Stopping genetic junk

Never in the past have crops, cultivated by us, had to undergo such scrutiny. But the scrutiny is required especially in the case of genetically engineered [GE] or genetically modified [GM] crops.

GE crops are organisms created artificially in labs through a process known as recombinant DNA technology. The unpredictability and irreversibility of GE have raised a lot of questions about this technology. Moreover, studies have found that GE crops harm the environment and have a potential to risk human health. All this has resulted in a controversy across the world about the need to introduce this dangerous technology.

Greenpeace in India and in several other countries entered the agriculture scenario with the campaign against the environmental release of GE or GM organisms.  GE crops represent everything that is wrong with our agriculture. They perpetuate the destruction of our biodiversity and the increasing control of corporations over our food and farming.

Campaign story:

The anti GE campaign has contributed in ensuring a serious debate on the need for GE crops in the country. It has also ensured that India does not approve commercialisation of any GM food crop.

The campaign has brought together farmers, consumers, traders, scientists and other civil society organisations to put up a brave front against the entry of GM crops in our country. This resulted in the indefinite moratorium on Bt brinjal, the first GM food crop that was up for commercialisation.

While Bt brinjal has been stalled for now, 56 other crops are being genetically modified and are waiting for approval. Rice is the leader amongst these. If not stopped the entire country would become one big feeding experiment for GM seed companies.

The campaign is trying to plug the gaps in the existing regulatory system in the country to stop the release of any GM crops. We are also asking the government to come up with a bio-safety regime that will prioritise citizen’s health, environmental safety and the nation’s socio-economic fabric.

As the citizen is also a consumer and has a right to safe GM free food, we have been mobilizing consumers and engaging with food brands in the country to ensure that the food industry in the country remains GM free. For the first time in India there is a consumer campaign against GM food and food brands have started to notice this consumer opinion.

To summarise, our basic demands are:

1. A complete ban the release of any genetically modified organisms in the environment, either for commercial cultivation or for experiments.

2. Re-focus scientific research on ecological alternatives, to identify agro-ecological practices that ensure future food security under a changing climate.

The latest updates

 

Make this year count and withdraw the BRAI bill

Blog entry by Neha Saigal | December 23, 2011

Open letter to Hon. Prime Minister of India Dear Mr. Manmohan Singh, A contentious bill labeled by some as the wrong bill, drafted by the wrong people, for the wrong reasons. This could be any of the numerous bills, listed to...

Zero demand for genetically modified crops!

Blog entry by Shivani Shah | December 1, 2011

This is not new, as a matter of fact there has been no demand for genetically modified organisms (GMOs) from anywhere in the world, ever. On the contrary, ever since foods containing GMOs were introduced in the nineties, they have...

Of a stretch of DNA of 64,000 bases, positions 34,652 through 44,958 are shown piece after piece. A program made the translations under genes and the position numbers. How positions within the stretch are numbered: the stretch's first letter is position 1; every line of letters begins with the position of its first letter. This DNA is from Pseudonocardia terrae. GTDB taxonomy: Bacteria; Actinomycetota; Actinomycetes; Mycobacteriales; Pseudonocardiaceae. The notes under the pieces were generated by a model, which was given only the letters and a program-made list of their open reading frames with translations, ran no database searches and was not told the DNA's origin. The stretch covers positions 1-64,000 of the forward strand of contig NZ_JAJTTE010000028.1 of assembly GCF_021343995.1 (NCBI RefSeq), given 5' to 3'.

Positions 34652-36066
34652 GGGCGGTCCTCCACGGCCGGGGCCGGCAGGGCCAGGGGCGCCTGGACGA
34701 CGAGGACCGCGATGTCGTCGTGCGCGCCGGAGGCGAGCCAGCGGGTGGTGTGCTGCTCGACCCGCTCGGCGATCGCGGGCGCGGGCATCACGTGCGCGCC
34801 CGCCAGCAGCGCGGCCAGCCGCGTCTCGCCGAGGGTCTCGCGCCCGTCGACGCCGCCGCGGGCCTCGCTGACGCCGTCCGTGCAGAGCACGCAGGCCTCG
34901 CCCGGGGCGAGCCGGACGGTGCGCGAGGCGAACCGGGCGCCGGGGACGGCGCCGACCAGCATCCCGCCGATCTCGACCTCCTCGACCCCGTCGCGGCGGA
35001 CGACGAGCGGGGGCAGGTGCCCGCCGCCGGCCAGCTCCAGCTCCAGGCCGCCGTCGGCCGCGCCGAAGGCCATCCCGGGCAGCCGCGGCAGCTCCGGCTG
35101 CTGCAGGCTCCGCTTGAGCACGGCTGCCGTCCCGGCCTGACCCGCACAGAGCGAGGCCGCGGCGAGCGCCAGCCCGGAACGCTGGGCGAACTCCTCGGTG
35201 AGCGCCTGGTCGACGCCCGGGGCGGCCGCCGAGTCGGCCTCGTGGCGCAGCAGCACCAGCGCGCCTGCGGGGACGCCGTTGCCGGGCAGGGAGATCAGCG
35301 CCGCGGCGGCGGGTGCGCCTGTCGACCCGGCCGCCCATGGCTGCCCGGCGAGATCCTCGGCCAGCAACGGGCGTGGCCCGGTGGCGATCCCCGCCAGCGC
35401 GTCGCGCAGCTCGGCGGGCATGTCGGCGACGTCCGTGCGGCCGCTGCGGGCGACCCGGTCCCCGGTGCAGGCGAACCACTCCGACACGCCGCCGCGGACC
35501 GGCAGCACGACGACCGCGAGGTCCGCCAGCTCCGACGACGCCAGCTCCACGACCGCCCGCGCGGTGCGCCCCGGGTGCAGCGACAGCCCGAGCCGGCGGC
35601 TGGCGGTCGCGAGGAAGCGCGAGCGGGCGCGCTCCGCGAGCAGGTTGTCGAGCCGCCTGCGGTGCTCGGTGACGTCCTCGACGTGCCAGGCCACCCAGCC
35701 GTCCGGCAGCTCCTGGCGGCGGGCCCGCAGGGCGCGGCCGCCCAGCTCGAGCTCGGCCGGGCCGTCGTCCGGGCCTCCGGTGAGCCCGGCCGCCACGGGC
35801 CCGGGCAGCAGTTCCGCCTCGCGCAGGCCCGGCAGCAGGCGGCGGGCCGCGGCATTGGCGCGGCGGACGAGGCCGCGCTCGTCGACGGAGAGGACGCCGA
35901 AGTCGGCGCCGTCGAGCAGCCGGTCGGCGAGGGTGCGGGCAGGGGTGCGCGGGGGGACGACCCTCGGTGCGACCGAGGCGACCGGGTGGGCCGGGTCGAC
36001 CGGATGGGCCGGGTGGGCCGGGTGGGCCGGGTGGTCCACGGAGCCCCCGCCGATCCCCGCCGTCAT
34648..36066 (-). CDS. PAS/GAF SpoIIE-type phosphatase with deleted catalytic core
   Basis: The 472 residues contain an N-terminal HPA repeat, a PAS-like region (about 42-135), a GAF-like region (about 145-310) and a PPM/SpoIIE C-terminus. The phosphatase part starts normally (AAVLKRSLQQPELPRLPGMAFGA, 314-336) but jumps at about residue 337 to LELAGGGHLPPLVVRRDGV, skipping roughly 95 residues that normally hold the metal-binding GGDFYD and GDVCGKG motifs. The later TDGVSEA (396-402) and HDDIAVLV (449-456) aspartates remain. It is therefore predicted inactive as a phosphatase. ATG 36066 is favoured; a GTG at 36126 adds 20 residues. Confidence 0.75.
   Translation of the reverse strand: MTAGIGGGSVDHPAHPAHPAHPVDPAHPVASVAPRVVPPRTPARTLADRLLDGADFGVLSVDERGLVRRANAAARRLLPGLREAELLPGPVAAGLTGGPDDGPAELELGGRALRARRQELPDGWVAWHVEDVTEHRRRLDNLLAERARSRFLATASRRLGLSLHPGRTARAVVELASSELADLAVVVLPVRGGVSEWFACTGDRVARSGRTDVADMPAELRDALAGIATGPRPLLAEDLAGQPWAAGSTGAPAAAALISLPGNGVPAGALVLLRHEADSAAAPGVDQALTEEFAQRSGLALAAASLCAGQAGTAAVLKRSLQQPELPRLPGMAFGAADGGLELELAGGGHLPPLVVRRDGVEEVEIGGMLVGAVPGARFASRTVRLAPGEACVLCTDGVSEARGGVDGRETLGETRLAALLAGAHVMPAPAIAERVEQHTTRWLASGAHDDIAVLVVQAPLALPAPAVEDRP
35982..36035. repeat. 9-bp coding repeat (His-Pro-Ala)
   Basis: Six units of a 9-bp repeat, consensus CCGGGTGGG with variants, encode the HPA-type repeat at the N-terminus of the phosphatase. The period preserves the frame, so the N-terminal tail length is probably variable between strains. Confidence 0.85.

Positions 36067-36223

Celebrating safe food on World Food day

Feature story | October 28, 2011 at 13:16

“There is no love sincerer than the love of food,” George Bernard Shaw.

Arts, crafts, colour and people say no to the BRAI bill on World Food day in Delhi

Blog entry by Neha Saigal | October 20, 2011

The street play spread awareness about the ill-affects of genetically modified food on World Food in Delhi. © Greenpeace/Anshuman Akash “Khidki ke peeche kya hai, Khidki ke aage kya hai: Mon-san-to!” These were...

Brinjals take over the roads in Goa

Blog entry by Boboton Singh | September 23, 2011

On Monday, September 5th, the Osia-Multiplex in Goa saw a lot of brinjals walking around the place. Greenpeace activists in Goa dressed up as brinjals and spoke to people about the dangers of genetically modified food. The idea was...

The journey to the World’s Biggest Baingan Bharta: A public movement

Blog entry by Neha Saigal | September 16, 2011

On September 6, Greenpeace along with citizens for a GM free India prepared the World’s Biggest GM-Free Baingan Bharta. The whole exercise was fun and saw an audience of around 200 people which included farmer leaders like Yudhvir...

Monsanto it’s time to Quit India

Blog entry by Neha Saigal | August 22, 2011

Candles in the wind and the voices of many Delhi residents, echoed at India Gate, chanting ‘Monsanto Quit India’. It was a solemn evening on a day that marked an important milestone in India’s struggle for freedom. It was the day...

Karnataka pulls the plug on GM trials

Blog entry by Shivani Shah | August 12, 2011

In a landmark decision, the Karnataka government decided to pull the plug on all field trials of genetically modified (GM) crops across the state, securing the environment, farmers and health of people in the state from...

Thailand to maintain GM-free position, India continues to approve field trials

Blog entry by Shivani Shah | July 7, 2011

Recently, the Thailand government came up with a Rice Master Plan. The plan outlines a policy that aims to keep Thai rice free of genetically-modified organisms (GMOs). Back home, our government continues to approve field trials of...

Risky potato plan mashed by activists

Feature story | May 19, 2011 at 20:15

It’s potato planting time again in the north of Sweden where activists are occupying BASF’s potato warehouse and are blocking the exit in order to hinder the German chemical company from planting the risky GMO potato “Amflora.”

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